Best Study Snacks to Help you Revise
Choosing the right brain food during the exam period will help you de-stress, sleep better and keep pennies in your pocket. We’ve researched the best options!
When you’re stuck in the library till late, it’s tempting to grab a snack from the vending machine or library cafe to lower your stress levels with a quick sugar injection. However, not only will this burn a great big hole in your pocket, it’s not great brain food either.
We’ve done some research into finding out which are the best foods to eat during times of high stress, and when you need to keep focused for long slogs of time.
Best healthy study snacks
Here are the best brain foods for studying:
1. Fresh veggie sticks
Chop up some carrots, celery, cucumber, or any other raw vegetable you fancy. Just make sure they’re nice and fresh, making a ‘crunch’ sound when you bite into them (much to the annoyance of those sitting next to you, but who cares – you put up with their crisp munching). These sorts of snacks are easy to carry around (you can even just stick them in a plastic food bag) and the process of biting into them actually works as a bit of stress relief in itself.
Nuts are full of good fats and magnesium, which help keep cortisol (stress) levels low. Like the veggie sticks above, the physical distraction of munching on nuts one by one can work as an edible stress ball whilst giving you loads of useful energy. An added bonus is that walnuts are particularly good for improving your memory as they’re full of omega 3 and polyphenols (also good for stress).
According to a study by Columbia University, the smell and taste of coconuts can help return your blood pressure to normal levels during times of stress. We’re not really sure why that is, though. Maybe it’s the totally tropical connotations? Grab yourself some coconut pieces or a pot of coconut yogurt to test out their theory.
Bit of a weird one, but apparently since asparagus is packed full of vitamin B, it’s the ideal snack for de-stressing. It can, however, turn your pee a funny color, and we’re not sure it’s that practical a library snack. Worth bearing in mind anyway.
Pretty much all berries are packed with vitamin C which is good for loads of things, particularly reducing stress and keeping your immune system strong. This is handy during the exam period since, as we all know, this is the time when everyone around you starts getting sick (yourself included). Berries can be expensive, but try buying boxes of them frozen from the supermarket and separating them into freezers when you get home, then you can take them out of the freezer each day.
Bananas are amazing for a number of reasons: For a start, they’re full of vitamin B-6 which is great for producing happy hormones by boosting the serotonin levels in your body. Bananas also keep your blood pressure down and regulate your blood sugar levels, which will help prevent the feeling that the world is ending when the days before exam time start closing in. Keep calm and grab a banana. Watch out though – they do tend to ripen quite quickly! Make sure you store them properly to make them last longer.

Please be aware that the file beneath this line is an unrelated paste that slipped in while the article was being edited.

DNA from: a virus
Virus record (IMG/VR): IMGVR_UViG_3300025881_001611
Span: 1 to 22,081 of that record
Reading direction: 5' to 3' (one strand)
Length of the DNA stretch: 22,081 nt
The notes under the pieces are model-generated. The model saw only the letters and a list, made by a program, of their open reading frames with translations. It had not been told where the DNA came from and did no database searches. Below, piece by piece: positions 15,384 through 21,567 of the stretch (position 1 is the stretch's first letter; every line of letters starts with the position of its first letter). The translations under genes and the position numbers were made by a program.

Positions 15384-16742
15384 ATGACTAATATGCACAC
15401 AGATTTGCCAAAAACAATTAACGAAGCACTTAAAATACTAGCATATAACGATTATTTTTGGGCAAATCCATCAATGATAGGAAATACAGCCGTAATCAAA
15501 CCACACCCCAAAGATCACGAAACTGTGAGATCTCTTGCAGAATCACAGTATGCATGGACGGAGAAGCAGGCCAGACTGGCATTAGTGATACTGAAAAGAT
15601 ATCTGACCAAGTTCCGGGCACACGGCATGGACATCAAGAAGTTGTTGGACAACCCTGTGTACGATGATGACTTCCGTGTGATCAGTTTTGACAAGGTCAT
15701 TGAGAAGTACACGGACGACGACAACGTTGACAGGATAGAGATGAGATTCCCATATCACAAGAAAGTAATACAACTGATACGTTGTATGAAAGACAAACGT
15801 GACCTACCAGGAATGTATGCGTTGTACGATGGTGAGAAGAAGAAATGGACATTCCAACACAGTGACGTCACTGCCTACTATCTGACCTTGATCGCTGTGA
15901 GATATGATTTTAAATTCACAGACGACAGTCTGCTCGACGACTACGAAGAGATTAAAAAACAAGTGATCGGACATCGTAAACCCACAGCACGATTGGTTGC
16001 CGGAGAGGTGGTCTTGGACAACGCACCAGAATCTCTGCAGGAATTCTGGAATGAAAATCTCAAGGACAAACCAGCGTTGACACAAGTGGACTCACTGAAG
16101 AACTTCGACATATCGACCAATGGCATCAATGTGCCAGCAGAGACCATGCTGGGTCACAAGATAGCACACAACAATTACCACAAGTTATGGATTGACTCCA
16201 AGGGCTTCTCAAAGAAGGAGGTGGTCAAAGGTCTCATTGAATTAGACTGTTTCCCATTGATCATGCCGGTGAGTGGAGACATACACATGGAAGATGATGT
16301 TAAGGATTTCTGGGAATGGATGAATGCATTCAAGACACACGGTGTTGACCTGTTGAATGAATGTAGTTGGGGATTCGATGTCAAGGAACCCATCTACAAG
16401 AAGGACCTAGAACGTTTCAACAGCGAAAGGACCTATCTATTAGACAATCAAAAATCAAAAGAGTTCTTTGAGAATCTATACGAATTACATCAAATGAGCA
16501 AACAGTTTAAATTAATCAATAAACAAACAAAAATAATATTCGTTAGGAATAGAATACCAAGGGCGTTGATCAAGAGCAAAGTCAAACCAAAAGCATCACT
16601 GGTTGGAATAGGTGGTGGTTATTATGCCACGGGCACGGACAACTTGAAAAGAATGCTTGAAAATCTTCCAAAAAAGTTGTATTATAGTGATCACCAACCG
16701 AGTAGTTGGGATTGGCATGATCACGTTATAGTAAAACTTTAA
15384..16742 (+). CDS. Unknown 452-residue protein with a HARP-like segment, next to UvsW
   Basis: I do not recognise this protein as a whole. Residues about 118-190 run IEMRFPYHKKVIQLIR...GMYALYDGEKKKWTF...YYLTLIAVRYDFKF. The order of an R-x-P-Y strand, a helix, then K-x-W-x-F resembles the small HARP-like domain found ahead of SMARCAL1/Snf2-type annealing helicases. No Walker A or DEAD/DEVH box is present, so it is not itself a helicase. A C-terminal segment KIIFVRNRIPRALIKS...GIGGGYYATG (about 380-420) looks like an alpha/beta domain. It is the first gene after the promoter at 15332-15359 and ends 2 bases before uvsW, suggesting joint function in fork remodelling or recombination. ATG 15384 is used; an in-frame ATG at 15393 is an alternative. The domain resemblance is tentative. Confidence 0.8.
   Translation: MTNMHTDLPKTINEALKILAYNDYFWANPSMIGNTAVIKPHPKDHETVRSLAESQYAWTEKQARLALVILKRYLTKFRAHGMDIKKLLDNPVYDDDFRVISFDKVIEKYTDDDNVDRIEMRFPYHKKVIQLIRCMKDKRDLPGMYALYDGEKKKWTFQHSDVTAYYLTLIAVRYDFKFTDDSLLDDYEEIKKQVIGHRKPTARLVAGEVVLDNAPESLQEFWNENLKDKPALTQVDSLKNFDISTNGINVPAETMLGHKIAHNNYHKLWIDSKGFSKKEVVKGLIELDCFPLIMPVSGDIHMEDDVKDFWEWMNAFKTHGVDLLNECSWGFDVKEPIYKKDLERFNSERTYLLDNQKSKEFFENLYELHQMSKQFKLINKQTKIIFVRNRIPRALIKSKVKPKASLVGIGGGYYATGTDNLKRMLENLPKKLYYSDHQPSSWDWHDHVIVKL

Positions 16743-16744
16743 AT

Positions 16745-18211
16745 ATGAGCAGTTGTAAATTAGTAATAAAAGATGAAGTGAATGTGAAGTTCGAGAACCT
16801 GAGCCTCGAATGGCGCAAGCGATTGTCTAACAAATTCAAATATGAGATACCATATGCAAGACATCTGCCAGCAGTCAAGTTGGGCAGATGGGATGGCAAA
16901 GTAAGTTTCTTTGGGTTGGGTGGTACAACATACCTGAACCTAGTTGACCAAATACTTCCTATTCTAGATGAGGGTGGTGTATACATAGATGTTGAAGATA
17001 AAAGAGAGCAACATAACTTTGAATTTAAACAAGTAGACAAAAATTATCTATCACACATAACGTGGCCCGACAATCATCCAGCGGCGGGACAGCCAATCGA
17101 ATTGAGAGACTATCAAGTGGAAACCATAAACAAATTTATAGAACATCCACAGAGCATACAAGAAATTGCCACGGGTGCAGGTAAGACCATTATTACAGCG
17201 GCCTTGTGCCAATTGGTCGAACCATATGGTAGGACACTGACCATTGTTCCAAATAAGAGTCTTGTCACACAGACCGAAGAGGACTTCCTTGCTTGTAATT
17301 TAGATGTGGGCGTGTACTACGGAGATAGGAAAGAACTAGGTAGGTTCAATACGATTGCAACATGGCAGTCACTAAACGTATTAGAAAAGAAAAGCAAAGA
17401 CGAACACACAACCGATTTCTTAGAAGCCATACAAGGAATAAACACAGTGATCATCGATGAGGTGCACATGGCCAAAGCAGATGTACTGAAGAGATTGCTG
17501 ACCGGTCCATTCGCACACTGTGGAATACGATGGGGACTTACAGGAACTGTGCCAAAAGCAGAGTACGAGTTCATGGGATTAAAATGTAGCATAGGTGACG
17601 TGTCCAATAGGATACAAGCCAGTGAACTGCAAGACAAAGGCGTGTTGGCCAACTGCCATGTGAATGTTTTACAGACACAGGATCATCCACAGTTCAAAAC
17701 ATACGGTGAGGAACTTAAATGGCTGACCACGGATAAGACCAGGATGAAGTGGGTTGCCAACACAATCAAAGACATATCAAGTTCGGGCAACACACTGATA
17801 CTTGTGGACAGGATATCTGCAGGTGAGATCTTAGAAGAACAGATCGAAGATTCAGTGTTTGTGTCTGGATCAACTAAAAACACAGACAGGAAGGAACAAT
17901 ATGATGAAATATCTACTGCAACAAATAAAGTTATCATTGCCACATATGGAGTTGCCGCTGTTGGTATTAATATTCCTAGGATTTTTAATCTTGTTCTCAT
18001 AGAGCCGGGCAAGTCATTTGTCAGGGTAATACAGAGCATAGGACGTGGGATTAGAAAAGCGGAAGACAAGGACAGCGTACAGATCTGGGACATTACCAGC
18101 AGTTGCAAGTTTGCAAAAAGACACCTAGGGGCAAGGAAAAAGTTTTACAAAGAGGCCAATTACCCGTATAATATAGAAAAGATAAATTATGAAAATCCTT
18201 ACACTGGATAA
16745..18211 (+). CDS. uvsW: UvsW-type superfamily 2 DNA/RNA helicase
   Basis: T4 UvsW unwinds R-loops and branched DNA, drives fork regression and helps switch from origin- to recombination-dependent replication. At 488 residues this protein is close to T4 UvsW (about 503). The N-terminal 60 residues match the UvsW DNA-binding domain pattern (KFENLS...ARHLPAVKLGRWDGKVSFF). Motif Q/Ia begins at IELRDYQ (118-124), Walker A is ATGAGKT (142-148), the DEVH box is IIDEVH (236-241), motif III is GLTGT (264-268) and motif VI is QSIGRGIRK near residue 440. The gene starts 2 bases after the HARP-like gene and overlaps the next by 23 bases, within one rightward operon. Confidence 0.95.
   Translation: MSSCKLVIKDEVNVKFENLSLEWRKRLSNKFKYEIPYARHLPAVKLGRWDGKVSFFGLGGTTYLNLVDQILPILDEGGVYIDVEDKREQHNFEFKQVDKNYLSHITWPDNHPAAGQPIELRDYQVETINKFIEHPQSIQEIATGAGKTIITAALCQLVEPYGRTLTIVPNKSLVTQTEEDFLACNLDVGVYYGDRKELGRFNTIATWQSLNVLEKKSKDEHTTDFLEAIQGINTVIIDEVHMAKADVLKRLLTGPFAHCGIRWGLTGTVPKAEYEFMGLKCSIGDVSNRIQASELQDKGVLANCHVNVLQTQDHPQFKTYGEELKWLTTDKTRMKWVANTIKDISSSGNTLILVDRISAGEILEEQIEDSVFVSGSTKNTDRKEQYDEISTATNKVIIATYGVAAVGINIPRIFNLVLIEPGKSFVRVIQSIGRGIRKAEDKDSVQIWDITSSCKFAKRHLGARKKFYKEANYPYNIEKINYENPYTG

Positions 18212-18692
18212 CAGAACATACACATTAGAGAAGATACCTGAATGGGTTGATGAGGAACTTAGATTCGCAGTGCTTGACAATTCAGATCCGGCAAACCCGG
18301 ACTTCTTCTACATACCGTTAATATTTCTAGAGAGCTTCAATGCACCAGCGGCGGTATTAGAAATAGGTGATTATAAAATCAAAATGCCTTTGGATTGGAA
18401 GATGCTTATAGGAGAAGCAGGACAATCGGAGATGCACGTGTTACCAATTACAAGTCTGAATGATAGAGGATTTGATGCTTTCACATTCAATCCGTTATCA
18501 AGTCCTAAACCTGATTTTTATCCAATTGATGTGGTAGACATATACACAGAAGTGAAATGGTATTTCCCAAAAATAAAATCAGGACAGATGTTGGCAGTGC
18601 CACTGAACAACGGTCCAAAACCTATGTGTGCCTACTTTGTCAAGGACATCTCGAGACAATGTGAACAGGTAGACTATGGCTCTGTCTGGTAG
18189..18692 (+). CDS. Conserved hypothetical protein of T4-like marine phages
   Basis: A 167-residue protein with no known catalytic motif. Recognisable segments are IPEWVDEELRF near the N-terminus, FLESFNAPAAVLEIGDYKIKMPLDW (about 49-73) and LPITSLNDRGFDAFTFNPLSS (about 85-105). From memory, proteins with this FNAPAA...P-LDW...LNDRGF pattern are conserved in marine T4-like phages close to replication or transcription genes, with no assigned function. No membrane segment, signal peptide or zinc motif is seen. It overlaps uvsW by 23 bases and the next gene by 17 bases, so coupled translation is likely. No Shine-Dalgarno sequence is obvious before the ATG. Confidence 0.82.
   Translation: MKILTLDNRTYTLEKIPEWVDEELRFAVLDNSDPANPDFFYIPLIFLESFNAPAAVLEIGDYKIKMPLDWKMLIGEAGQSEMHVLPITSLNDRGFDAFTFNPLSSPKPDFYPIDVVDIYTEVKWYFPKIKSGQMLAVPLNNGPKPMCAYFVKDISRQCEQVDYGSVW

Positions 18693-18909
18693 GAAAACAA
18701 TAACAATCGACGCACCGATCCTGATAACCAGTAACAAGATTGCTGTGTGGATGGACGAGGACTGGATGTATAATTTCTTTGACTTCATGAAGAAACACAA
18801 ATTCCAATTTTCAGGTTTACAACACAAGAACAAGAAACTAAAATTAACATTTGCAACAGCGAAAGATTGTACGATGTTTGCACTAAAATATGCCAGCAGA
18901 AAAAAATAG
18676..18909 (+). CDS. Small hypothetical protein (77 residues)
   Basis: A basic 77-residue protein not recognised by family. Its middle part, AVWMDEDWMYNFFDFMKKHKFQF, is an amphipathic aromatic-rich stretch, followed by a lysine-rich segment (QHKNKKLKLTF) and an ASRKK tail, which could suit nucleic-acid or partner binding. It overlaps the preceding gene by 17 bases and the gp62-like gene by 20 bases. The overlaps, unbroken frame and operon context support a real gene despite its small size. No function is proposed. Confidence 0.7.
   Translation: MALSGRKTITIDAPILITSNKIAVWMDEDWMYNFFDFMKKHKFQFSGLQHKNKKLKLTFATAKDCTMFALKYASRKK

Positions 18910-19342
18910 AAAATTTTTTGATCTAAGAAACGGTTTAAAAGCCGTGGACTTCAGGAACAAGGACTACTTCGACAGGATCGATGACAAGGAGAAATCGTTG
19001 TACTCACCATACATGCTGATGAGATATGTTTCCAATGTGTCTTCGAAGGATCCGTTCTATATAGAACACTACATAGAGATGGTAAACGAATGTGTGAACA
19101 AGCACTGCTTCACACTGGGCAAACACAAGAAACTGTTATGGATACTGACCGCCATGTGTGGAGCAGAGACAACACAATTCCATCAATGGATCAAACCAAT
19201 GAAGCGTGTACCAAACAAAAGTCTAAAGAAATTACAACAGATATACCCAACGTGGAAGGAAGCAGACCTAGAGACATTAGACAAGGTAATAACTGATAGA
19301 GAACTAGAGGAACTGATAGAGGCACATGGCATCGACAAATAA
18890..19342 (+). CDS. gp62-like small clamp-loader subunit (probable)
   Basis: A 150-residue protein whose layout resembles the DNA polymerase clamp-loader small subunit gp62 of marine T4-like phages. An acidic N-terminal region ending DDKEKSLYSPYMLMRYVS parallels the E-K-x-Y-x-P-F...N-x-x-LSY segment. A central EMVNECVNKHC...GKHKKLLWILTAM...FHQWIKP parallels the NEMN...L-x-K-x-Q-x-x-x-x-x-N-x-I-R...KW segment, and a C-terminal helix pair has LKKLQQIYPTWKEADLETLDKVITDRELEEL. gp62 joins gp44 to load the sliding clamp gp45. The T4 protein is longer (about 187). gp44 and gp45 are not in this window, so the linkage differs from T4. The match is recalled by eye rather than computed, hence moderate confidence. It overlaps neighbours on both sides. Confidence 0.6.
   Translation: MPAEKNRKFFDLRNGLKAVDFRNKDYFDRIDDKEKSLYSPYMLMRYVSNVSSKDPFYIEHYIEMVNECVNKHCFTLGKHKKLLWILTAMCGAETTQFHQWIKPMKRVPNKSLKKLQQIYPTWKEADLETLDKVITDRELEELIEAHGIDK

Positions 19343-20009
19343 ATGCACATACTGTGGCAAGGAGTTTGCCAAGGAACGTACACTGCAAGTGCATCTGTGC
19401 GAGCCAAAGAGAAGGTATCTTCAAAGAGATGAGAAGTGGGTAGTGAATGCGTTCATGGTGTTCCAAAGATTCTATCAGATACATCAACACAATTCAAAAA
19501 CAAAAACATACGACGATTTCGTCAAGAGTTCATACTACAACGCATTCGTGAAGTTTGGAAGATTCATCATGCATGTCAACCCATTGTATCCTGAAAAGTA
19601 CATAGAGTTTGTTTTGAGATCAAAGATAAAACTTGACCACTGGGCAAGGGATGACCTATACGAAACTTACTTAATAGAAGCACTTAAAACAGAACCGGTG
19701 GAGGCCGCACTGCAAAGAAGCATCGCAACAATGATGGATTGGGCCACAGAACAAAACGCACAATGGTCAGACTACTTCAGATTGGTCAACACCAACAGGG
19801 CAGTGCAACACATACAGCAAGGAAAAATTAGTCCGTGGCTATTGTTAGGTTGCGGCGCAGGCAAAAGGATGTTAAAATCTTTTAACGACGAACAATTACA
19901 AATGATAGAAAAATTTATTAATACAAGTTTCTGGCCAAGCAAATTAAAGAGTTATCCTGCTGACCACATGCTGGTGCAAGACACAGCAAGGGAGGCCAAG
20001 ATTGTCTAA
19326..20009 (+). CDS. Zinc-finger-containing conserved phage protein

7. Dried fruit
They might look a bit weird and wrinkly, but dried fruits are really good for you, as they’re full of fiber, iron, potassium, and antioxidants.
The only issue is that since they’re all shriveled up to 1/4 the size of a normal piece of fruit, they’re easy to over-consume, so watch you stick to set portions.
What to drink when revising
We all know that familiar but indescribable stench that floats around the library during the exam period – the unmistakable honk of energy drinks! Red Bull, Monster, Rockstar… whatever your poison, it might ‘give you wings’ for an hour or so, but you’ll come crashing down pretty hard when it wears off.
Research has shown that whilst these drinks – as well as other heavily caffeinated drinks like strong coffee – help you focus in the short term, the benefits wear off pretty quickly.
It’s also really easy to drink too much without realizing and this will increase your stress levels massively as your heart starts pumping too fast. If you’ve ever experienced this before, you’ll know the results ain’t pretty.
A great alternative drink during study time is to opt for sipping cups of tea instead (this is aside from your 6–8 glasses of water, of course, which are crucial for brain health, but you knew that already didn’t you).
Black tea, green tea, and oolong tea are all great options – not only do they contain just the right amount of caffeine to give you a boost, but they also contain theanine which, when combined with the caffeine, works well to improve your focus.